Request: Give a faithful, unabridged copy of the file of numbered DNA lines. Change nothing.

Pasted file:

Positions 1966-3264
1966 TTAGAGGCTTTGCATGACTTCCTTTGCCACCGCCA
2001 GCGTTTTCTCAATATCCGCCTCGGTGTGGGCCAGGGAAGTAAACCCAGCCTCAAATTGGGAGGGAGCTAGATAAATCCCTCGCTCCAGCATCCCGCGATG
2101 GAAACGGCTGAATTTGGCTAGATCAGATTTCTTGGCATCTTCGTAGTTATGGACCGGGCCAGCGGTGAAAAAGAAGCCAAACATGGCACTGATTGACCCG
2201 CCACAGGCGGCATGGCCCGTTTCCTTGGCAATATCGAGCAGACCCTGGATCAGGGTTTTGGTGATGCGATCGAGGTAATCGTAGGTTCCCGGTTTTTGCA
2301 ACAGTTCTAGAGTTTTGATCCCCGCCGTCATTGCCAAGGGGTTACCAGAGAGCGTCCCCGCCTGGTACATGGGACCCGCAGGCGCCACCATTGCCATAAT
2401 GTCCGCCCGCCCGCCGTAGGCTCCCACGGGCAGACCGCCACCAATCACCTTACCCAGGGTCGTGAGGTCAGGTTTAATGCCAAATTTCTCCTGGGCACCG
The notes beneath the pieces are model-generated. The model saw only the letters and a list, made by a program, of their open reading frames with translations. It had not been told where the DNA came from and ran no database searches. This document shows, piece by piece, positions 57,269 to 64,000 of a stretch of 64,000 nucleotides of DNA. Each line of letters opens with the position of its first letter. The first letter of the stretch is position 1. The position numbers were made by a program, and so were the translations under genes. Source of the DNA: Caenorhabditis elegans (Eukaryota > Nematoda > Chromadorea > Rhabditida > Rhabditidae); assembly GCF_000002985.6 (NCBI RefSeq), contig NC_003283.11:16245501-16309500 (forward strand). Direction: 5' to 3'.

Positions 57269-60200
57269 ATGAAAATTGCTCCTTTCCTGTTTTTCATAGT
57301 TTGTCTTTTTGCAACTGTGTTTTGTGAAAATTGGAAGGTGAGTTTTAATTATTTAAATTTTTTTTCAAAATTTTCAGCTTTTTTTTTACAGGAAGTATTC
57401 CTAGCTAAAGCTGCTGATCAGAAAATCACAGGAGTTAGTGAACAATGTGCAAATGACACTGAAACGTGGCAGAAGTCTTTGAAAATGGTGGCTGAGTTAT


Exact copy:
Positions 1966-3264
1966 TTAGAGGCTTTGCATGACTTCCTTTGCCACCGCCA
2001 GCGTTTTCTCAATATCCGCCTCGGTGTGGGCCAGGGAAGTAAACCCAGCCTCAAATTGGGAGGGAGCTAGATAAATCCCTCGCTCCAGCATCCCGCGATG
2101 GAAACGGCTGAATTTGGCTAGATCAGATTTCTTGGCATCTTCGTAGTTATGGACCGGGCCAGCGGTGAAAAAGAAGCCAAACATGGCACTGATTGACCCG
2201 CCACAGGCGGCATGGCCCGTTTCCTTGGCAATATCGAGCAGACCCTGGATCAGGGTTTTGGTGATGCGATCGAGGTAATCGTAGGTTCCCGGTTTTTGCA
2301 ACAGTTCTAGAGTTTTGATCCCCGCCGTCATTGCCAAGGGGTTACCAGAGAGCGTCCCCGCCTGGTACATGGGACCCGCAGGCGCCACCATTGCCATAAT
2401 GTCCGCCCGCCCGCCGTAGGCTCCCACGGGCAGACCGCCACCAATCACCTTACCCAGGGTCGTGAGGTCAGGTTTAATGCCAAATTTCTCCTGGGCACCG
The notes beneath the pieces are model-generated. The model saw only the letters and a list, made by a program, of their open reading frames with translations. It had not been told where the DNA came from and ran no database searches. This document shows, piece by piece, positions 57,269 to 64,000 of a stretch of 64,000 nucleotides of DNA. Each line of letters opens with the position of its first letter. The first letter of the stretch is position 1. The position numbers were made by a program, and so were the translations under genes. Source of the DNA: Caenorhabditis elegans (Eukaryota > Nematoda > Chromadorea > Rhabditida > Rhabditidae); assembly GCF_000002985.6 (NCBI RefSeq), contig NC_003283.11:16245501-16309500 (forward strand). Direction: 5' to 3'.

Positions 57269-60200
57269 ATGAAAATTGCTCCTTTCCTGTTTTTCATAGT
57301 TTGTCTTTTTGCAACTGTGTTTTGTGAAAATTGGAAGGTGAGTTTTAATTATTTAAATTTTTTTTCAAAATTTTCAGCTTTTTTTTTACAGGAAGTATTC
57401 CTAGCTAAAGCTGCTGATCAGAAAATCACAGGAGTTAGTGAACAATGTGCAAATGACACTGAAACGTGGCAGAAGTCTTTGAAAATGGTGGCTGAGTTAT